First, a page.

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A curriculum dominated by white men is unrealistic and incomplete

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The public discourse about wokeness is so hot that rector Henk Kummeling says it poses a threat to the university. Irem Zoodsma, a Liberal Arts & Sciences (LAS) student, disagrees. She calls for a renewal of the education curriculum. “What’s wrong with giving more attention in the curriculum to groups who, historically speaking, weren’t in the spotlight?”

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At the start of the academic year, our own rector magnificus Henk Kummeling spoke, on the radio, about his concerns regarding the rise of ‘woke’ thinking in lecture halls. He said, about the perceived harsher tone of the current academic debate: “I recognise myself in this, and it’s a threat to scientific development and the university. At a university, everything and anything can be done and said, limited by the boundaries of criminal law.” His message to the type of students who don’t wish to be confronted with certain opinions is clear: “Then you shouldn’t come study at our university.” He says this happens mainly at programmes that are most similar to those at American universities, like the Liberal Arts & Sciences programmes (whoops, you caught me, that’s us LAS-ers). 

I agree with Mr. Kummeling that the influence of woke thinking is increasingly present in our lecture halls. But contrary to the rector, I don’t think it poses much of a threat, and in fact, I think it can be of added value to the academic debate. Before I explain why I think this, I’ll first clarify what I mean by woke. As I recently read in newspaper de Volkskrant, for some, ‘woke’ has become a derogatory term for privileged, progressive white folks who live in an unblemished bubble of political correctness and compete to see who’s the most woke. I don’t think that description works. I define woke as viewing the world with a certain awareness that societal systems can be responsible for social inequality, discrimination of minorities, and racism.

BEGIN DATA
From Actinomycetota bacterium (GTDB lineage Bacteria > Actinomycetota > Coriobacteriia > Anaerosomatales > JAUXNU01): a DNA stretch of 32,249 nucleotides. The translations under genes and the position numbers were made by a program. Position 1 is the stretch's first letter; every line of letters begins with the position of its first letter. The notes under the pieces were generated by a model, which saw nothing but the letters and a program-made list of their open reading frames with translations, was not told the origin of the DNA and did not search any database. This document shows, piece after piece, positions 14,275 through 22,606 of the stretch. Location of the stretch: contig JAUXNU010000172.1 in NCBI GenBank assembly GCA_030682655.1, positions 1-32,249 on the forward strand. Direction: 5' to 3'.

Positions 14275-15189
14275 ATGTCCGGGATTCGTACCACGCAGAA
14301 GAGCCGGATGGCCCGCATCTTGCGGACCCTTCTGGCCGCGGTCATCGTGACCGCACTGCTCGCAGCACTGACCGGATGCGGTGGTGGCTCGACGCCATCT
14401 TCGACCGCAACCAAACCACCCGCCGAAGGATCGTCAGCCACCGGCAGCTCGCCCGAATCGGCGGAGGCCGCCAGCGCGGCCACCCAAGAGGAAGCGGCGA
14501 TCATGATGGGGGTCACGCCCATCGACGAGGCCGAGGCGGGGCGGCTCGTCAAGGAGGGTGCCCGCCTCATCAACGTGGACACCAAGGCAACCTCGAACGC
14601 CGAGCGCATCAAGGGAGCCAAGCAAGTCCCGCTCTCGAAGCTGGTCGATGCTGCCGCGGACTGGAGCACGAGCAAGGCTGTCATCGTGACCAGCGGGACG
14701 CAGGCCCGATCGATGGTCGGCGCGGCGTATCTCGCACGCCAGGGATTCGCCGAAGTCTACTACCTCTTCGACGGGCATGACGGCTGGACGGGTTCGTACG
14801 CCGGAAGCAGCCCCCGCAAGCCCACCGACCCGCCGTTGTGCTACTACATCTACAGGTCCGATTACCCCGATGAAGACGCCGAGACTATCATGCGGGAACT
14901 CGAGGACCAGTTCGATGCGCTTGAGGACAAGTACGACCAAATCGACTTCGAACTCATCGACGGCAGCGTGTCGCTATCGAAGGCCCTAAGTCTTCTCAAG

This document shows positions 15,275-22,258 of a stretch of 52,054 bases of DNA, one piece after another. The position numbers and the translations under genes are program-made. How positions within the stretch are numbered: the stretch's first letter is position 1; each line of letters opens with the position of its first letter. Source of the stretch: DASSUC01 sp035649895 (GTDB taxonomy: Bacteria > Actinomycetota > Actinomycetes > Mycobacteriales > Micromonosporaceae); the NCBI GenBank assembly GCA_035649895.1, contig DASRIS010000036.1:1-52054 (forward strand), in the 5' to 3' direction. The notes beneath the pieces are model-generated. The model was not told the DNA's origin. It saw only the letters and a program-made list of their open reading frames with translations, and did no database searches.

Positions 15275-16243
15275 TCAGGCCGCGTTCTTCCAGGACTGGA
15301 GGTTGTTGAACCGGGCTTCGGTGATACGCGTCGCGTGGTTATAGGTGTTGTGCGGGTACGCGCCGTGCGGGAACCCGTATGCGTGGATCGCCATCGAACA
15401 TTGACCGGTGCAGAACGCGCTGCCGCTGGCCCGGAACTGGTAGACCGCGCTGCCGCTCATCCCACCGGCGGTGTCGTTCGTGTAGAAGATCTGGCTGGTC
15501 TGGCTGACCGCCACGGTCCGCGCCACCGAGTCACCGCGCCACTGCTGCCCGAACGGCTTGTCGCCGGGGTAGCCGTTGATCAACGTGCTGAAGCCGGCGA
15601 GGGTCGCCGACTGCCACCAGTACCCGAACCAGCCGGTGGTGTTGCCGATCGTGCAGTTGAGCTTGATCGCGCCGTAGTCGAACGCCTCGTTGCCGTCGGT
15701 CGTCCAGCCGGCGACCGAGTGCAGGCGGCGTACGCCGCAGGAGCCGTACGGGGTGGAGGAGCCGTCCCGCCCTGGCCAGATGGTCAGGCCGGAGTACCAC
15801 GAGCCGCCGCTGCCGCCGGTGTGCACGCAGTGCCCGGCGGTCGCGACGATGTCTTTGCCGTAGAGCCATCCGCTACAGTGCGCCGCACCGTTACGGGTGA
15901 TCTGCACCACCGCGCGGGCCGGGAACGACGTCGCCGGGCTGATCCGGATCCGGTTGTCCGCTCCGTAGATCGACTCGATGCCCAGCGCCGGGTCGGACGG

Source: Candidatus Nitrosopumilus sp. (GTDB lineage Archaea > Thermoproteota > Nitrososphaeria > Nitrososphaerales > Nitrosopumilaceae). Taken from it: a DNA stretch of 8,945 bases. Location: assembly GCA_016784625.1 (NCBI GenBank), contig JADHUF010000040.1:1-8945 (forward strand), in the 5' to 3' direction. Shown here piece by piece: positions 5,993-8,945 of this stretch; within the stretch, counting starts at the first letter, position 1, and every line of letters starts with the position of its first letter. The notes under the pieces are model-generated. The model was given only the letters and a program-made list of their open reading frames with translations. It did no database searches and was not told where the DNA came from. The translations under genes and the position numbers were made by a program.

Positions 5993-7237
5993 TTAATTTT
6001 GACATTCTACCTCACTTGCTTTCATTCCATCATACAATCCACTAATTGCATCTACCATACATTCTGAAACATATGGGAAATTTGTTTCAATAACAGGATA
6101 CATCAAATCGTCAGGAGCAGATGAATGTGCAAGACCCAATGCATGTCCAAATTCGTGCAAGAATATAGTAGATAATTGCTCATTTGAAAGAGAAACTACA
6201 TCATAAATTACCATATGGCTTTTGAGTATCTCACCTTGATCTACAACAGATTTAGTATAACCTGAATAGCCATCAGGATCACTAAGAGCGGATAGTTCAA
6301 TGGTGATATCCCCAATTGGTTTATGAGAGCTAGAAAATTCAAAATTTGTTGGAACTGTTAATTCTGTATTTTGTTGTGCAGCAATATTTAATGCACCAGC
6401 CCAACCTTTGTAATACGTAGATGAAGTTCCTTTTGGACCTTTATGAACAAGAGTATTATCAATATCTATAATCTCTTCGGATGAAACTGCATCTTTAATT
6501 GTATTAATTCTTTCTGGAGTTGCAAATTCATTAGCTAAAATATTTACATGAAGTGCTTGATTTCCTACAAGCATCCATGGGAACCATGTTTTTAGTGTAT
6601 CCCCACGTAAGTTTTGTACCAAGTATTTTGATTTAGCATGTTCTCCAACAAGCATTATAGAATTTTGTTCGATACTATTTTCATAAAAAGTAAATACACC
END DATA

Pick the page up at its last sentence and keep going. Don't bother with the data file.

In the current curriculum, knowledge often comes from a specific group: the white man

There’s a lot to be gained at the university regarding what’s taught at universities, and by whom. It’s also important to remain critical of who’s got access to shaping the curriculum. The current curriculum is, more often than not, the consequence of a way of thinking in which knowledge is only found in a single specific group: the white man. Moreover, there’s still a fervent belief in the supposed objectivity of humans. It can’t be the case that only one type of human being is responsible for objectivity (if such a thing even exists). It’s something that belongs to all of us. 

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The university should be a stronghold of differing opinions; those who try to mess with it, play with fire. In the Netherlands, we’ve already seen two fiery situations in which the woke side spoke up loud and clear: the presence of Jordan Peterson in 2018 at the University of Amsterdam’s discussion platform Room for Discussion, and the lecture by Paul Cliteur at the Philosophy Night in Groningen. Peterson is criticised for his conservative, patriarchal, anti-feminist, anti-climate science, politically incorrect world view. Cliteur is blamed for ‘guilt by association’ with Baudet, and is therefore said to be xenophobic and antisemitic.